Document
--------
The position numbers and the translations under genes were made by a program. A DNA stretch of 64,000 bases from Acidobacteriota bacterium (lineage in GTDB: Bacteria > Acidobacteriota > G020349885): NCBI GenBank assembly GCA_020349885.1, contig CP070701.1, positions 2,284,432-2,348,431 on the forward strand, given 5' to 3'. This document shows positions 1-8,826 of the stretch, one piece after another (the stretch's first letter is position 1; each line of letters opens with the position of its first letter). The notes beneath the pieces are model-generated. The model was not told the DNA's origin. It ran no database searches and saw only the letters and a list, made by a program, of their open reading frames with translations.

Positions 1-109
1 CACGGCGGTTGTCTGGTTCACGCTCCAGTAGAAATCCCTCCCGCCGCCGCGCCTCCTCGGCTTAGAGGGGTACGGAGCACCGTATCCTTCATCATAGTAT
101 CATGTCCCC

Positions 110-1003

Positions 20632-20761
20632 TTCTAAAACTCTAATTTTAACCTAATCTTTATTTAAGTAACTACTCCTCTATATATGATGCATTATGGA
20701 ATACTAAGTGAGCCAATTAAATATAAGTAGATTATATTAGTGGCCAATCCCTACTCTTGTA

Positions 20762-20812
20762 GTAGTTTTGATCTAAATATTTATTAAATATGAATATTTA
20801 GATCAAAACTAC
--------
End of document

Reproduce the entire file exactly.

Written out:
The position numbers and the translations under genes were made by a program. A DNA stretch of 64,000 bases from Acidobacteriota bacterium (lineage in GTDB: Bacteria > Acidobacteriota > G020349885): NCBI GenBank assembly GCA_020349885.1, contig CP070701.1, positions 2,284,432-2,348,431 on the forward strand, given 5' to 3'. This document shows positions 1-8,826 of the stretch, one piece after another (the stretch's first letter is position 1; each line of letters opens with the position of its first letter). The notes beneath the pieces are model-generated. The model was not told the DNA's origin. It ran no database searches and saw only the letters and a list, made by a program, of their open reading frames with translations.

Positions 1-109
1 CACGGCGGTTGTCTGGTTCACGCTCCAGTAGAAATCCCTCCCGCCGCCGCGCCTCCTCGGCTTAGAGGGGTACGGAGCACCGTATCCTTCATCATAGTAT
101 CATGTCCCC

Positions 110-1003

Positions 20632-20761
20632 TTCTAAAACTCTAATTTTAACCTAATCTTTATTTAAGTAACTACTCCTCTATATATGATGCATTATGGA
20701 ATACTAAGTGAGCCAATTAAATATAAGTAGATTATATTAGTGGCCAATCCCTACTCTTGTA

Positions 20762-20812
20762 GTAGTTTTGATCTAAATATTTATTAAATATGAATATTTA
20801 GATCAAAACTAC